Creating Art Through Cancer
A self-proclaimed introvert, artist Seema Mathew is happiest in the studio. Her artwork has been displayed at multiple international art exhibitions in her home city of Hong Kong, and in 2022 her work will be exhibited in a group show at Galeria Azur in Madrid. A two-time cancer survivor, she has had multiple regenerative surgeries, and her physicality, as Seema calls it, is an amalgamation of different parts of her body almost abstract like her artwork. The talented artist had a difficult childhood, often playing the role of caretaker for her parents rather than being taken care of and holding herself responsible for the wellbeing of everyone around her, except herself. If you ask Seema, she will tell you these life experiences not only made her ask the imperative question “Who am I?”, but were also instrumental in leading her to her first blank canvas.
Seema was 30 when she was first diagnosed with breast cancer, but it was five years later, after her second diagnosis when she knew she had to make fundamental changes in her life. This time around, “things were different”, and the cancer came back stronger. During the course of a year, Seema went through multiple reconstructive surgeries, a double mastectomy and chemotherapy. Once her body recovered, she converted an old warehouse which she had previously used for her art business into a studio. “During my recovery process, I was very low on energy. I stopped watching TV completely because I couldn’t handle the noise. I’ve always wanted to paint and dreamt of being an artist, so I started painting without expectations. I took weekend art classes and devoted most of my time to the craft.”
“I wanted to try art forms that didn’t have any rules attached to it. I found ink fascinating and experimented with it for almost 5 years. For hours, I would play with paint and ink, throw them on the canvas, manipulate the surface tension of the canvas, and watch it dry and take form. I would joke with people and tell them that I’m keeping myself busy watching paint dry. I loved making art so much that I didn’t want to do anything else. It became a sort of challenge for me, and at that point, I had no idea where this would all lead, and it didn’t matter.”
Seema describes the process as being meditative, giving her a lot of time to think and “exorcise my demons.” “Back then, I cried a lot while making my art. You see, I never really cried as a child, and I had been the strong one my whole life. What I hadn’t realised until now is that I had no option but to be the strong one because I couldn’t show any weakness to my family.” A traumatic childhood and the trauma from cancer manifests in many ways, and it has been through her art that Seema has finally managed to process her life’s story. “I’ve done a lot of crying in these last few years. It’s been cathartic and has helped me release a lot of hurt that I had been storing inside myself. Now the tears have dried, and I have moved on.”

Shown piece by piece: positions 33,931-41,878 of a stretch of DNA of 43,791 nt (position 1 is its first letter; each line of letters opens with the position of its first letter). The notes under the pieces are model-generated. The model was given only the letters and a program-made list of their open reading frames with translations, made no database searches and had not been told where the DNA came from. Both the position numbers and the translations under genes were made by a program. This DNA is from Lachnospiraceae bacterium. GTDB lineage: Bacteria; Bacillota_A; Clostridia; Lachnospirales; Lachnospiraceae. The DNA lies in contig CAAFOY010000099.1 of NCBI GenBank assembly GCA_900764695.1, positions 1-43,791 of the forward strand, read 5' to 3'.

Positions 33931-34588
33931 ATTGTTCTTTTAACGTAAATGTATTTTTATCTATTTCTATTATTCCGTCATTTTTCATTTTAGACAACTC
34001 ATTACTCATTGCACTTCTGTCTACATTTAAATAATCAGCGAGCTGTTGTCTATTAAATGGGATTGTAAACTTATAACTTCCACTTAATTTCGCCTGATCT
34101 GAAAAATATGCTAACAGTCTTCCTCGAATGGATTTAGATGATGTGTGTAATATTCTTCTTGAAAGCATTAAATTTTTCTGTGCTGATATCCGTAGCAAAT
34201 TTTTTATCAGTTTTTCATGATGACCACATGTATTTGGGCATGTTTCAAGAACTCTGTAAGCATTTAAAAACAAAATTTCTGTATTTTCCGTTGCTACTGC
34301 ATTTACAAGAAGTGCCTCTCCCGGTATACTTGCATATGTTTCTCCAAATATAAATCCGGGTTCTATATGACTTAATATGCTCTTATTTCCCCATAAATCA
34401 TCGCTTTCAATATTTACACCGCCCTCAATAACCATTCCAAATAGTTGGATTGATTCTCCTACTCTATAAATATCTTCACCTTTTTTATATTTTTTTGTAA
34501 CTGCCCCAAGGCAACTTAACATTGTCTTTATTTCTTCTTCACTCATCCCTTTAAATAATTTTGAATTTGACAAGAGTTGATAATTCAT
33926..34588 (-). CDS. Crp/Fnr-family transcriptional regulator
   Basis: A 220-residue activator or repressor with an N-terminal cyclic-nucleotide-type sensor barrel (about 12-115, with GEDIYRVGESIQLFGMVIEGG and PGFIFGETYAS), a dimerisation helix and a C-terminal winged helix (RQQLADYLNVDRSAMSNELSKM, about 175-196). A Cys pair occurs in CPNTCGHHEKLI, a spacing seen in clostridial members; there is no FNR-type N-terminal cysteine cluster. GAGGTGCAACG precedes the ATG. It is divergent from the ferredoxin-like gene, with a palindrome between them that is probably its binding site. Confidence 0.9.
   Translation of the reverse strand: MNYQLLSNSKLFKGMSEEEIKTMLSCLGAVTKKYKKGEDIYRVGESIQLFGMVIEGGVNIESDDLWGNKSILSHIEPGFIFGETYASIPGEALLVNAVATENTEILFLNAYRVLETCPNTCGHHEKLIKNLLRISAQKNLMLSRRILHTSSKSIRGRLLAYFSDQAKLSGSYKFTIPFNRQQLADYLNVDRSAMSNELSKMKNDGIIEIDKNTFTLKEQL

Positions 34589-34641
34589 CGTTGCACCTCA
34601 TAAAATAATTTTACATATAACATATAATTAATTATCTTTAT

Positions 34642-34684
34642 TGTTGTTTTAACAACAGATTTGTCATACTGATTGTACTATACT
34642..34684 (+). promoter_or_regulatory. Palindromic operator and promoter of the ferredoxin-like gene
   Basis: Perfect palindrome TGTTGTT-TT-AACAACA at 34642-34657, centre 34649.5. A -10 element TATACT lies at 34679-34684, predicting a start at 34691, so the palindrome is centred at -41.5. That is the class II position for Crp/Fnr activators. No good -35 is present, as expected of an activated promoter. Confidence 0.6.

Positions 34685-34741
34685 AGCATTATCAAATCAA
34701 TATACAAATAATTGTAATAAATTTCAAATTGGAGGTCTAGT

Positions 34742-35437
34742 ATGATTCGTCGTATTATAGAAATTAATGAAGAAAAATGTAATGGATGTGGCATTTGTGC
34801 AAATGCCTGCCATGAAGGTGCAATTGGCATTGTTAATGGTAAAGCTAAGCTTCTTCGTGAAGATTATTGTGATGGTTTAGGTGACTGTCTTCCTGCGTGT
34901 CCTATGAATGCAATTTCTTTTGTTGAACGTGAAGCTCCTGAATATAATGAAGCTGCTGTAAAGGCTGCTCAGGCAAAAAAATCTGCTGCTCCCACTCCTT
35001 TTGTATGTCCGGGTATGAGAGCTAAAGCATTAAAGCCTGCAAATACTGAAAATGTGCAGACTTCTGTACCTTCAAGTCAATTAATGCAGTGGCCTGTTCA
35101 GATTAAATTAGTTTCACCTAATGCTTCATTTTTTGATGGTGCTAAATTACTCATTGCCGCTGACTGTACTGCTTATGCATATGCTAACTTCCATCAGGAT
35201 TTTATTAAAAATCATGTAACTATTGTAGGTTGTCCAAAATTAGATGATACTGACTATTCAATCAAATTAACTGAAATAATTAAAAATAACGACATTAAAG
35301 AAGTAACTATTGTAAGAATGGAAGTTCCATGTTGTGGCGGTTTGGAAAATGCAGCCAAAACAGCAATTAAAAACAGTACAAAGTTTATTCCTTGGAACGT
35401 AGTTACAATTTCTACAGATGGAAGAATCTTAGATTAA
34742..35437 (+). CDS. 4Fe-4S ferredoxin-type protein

Aware of the physical reasons that caused both her cancer diagnoses, Seema firmly believes that her life experiences and suppressing her emotions manifested into the disease that forever changed her life. “Many illnesses in our body are caused due to stress. It’s so important for us to take care of our mental health as much as we take care of our physical health. I know my parents didn’t consider my mental health during our troubled years, but now I realise they didn’t know any better, and I was able to forgive them. You must be an emotional detective. Go back to situations in your life where you reacted with strong emotions, especially anger. You must go back and analyse why you reacted a certain way.”
“I am a voracious reader now”, says Seema with a big smile on her face. A book that was impactful in my life and influenced my thinking is Total Freedom by J Krishnamurthy. He was asked by a follower why he always seemed calm and peaceful. Krishnamurthy replied by saying that “I don’t mind anything that happens in my life.” We accept all the good so easily, but when faced with tough, challenging experiences, we always say, “why me?” Reading this book made Seema realise she was given exactly what she could handle. “I already possess the innate tools to deal with the challenges that I faced and will face in the future.”
“My art is what gives me pure joy. It keeps me motivated,” says the artistic introvert. “After a close encounter with my own expiry date twice now, I want to make every day count by doing what I love. It’s not about being an artist. I know I want to spend every waking hour making art, and if that translates into being an artist, then so be it.” When I asked Seema what she wants people to take away from her art most, she smiled and replied, “Don’t live a life directed by your circumstances. Go beyond what you’ve been told you can be or what you can achieve.”